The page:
This appears to be first study to explore the impact of depression and anxiety on the academic performance of university students in the UAE, with a representative sample of the targeted population. In addition, the longitudinal nature of the present study assessed academic performance of the students over time to enable some conclusions about the causal nature of the relationship between emotional difficulties and subsequent academic difficulties. Furthermore, the two scales that have been used in this study for anxiety and depression (GAD-7 and PHQ-9) are validated and have excellent sensitivity and specificity. Another strength of this study was that participants lost to follow-up were similar to responders at follow-up in terms of socio-demographic and educational characteristics. However, responders at follow-up did have higher rates of baseline possible MDD and possible GAD, but the repeated measures design means that this is unlikely to have biased the findings. Some limitations were encountered in the present study. For example, the response rate at follow-up was low, which limited the potential of the study to conduct structural equation modelling to look for potential mediators for change. The survey was kept anonymous in order to maximize the baseline response rate and to ensure the veracity of students’ responses. However, this meant that it was not possible to target non-responders which contributed to the low follow-up response rate.

Another limitation was that, in order to preserve anonymity, we had to rely on self-reported GPA for measuring academic performance. Finally, the sample of this study consists of a group of students in just one university in the UAE, limiting the generalizability of the results.

Conclusion

Findings in the current study indicated that higher levels of depressive and anxiety symptoms affected around a third of university students in the sample. Cross-sectional analyses show that students scoring above the cut-off for possible MDD or possible GAD have poorer academic performance. Depressive symptoms predict GPA in the subsequent semester suggesting a causal link but as students with possible MDD did not have reliably poorer attendance it may be difficult to identify at-risk students. This study provides evidence regarding the negative impacts of emotional difficulties on students’ academic achievements and chances of success, accordingly academic counsellors should consider routinely signposting academically failing students to mental health support. Future research could distinguish the impacts of different types of anxiety disorder, particularly social anxiety which is common in university students and may impact on non-exam-based assessments such oral presentations [46].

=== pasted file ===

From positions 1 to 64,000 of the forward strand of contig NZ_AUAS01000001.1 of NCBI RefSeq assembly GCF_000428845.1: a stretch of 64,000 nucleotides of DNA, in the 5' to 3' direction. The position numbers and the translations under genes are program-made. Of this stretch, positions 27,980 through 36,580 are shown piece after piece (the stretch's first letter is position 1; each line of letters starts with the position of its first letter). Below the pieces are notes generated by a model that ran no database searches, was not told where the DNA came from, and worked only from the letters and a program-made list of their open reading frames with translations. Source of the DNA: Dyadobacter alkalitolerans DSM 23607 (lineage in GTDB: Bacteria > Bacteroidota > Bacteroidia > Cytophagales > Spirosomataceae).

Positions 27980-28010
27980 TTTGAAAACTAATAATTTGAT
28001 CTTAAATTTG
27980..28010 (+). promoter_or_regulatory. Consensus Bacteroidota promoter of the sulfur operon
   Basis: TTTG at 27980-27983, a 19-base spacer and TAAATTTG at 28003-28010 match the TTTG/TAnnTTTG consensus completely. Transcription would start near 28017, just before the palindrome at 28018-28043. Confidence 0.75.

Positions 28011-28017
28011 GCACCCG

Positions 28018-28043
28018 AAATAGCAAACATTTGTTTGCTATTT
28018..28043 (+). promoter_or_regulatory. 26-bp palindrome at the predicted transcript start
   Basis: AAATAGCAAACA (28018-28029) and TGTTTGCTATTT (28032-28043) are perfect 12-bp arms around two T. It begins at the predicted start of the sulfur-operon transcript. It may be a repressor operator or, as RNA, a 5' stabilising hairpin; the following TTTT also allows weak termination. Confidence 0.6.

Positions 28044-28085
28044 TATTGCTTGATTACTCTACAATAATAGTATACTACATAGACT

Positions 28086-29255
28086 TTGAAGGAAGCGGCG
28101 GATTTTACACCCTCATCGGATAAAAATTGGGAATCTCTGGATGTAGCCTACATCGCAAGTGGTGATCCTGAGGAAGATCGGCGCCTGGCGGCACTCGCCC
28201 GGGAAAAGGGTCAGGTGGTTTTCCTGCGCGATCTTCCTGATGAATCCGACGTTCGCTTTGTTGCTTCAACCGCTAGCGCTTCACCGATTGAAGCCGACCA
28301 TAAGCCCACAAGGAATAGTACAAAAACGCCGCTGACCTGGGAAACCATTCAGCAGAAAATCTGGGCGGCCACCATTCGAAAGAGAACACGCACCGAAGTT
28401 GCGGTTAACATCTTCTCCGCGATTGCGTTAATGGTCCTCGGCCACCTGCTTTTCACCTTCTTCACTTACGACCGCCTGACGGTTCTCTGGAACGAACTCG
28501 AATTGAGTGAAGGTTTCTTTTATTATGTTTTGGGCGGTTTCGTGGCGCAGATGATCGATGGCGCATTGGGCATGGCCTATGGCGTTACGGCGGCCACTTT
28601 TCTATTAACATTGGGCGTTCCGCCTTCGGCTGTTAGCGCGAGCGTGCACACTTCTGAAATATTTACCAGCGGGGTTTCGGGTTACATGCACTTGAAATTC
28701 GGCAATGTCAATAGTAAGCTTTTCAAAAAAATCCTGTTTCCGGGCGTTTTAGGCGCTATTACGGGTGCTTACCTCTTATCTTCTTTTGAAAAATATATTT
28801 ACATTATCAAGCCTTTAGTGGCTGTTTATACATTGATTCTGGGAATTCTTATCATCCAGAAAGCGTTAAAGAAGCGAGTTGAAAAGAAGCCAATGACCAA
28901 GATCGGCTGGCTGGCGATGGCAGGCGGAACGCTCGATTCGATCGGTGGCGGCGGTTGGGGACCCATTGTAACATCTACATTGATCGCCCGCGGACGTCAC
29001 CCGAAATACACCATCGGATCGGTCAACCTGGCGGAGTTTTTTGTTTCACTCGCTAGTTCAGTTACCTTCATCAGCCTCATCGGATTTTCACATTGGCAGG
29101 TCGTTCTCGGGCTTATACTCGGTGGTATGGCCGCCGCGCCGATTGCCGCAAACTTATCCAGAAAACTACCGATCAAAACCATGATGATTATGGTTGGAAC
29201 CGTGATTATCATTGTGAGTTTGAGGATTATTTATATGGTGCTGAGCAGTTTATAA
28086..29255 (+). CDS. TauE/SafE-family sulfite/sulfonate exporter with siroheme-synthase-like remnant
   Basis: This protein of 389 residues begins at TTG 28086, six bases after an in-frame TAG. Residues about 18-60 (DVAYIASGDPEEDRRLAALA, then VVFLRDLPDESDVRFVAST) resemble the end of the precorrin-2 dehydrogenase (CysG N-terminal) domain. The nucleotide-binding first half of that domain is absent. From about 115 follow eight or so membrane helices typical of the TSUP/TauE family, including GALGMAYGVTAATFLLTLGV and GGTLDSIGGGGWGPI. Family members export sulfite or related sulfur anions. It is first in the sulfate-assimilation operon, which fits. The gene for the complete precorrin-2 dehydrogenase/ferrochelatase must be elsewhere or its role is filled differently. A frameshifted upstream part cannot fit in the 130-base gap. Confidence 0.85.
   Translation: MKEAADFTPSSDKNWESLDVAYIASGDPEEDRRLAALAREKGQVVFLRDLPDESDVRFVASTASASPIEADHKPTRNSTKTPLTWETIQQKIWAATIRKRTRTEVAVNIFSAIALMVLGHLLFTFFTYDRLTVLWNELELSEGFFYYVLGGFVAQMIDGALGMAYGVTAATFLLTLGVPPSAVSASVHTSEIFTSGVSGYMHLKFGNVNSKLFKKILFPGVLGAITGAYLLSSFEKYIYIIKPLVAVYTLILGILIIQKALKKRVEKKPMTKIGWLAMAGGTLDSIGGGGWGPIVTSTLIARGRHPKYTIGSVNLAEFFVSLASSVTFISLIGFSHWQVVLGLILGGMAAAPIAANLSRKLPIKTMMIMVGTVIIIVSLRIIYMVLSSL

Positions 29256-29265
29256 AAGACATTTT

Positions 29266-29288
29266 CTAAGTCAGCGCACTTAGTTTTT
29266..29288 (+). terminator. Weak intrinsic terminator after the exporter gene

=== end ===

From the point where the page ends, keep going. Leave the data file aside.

Availability of data and materials

The datasets generated during and/or analysed during the current study are not publicly available [PhD study under progress] but are available from the corresponding author on reasonable request.

Abbreviations

GPA:

Grade point average

MDD:

Major depressive disorder

GAD:

General anxiety disorder

UAE:

United Arab Emirates

PHQ-9 :

Patient Health Questionnaire (9-item version)

GAD-7:

General Anxiety Disorder scale (7-item version)

SDs:

Standard deviation

FAS:

Family affluence scale

CI:

Confidence interval

ANOVA:

Analysis of variance

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Acknowledgements

SA would like to acknowledge and thank all the students who took part in this study.

Funding

The project was funded through a PhD studentship awarded to SA by the Ministry of Higher Education, United Arab Emirates.

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SA, CG and EBD designed the study protocol and surveys. SA analysed the data under CG’s supervision. SA prepared the first draft of the paper and CG and EBD reviewed subsequent drafts. All authors read and approved the final manuscript.

Corresponding author

Correspondence to Cris Glazebrook.

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Ethical approval was obtained from the Division of Psychiatry and Applied Psychology Ethics Sub-Committee (reference number: 250) and the Research Ethics Committee at Zayed University (ref ZU17_0107 F). Participation was voluntary and confidentiality was assured. Informed written consent to participate was obtained.

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Not applicable.

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The authors declare they have no competing interests.

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Awadalla, S., Davies, E.B. & Glazebrook, C. A longitudinal cohort study to explore the relationship between depression, anxiety and academic performance among Emirati university students. BMC Psychiatry 20, 448 (2020). https://doi.org/10.1186/s12888-020-02854-z

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Keywords

  • Depression
  • Anxiety
  • Academic performance
  • University students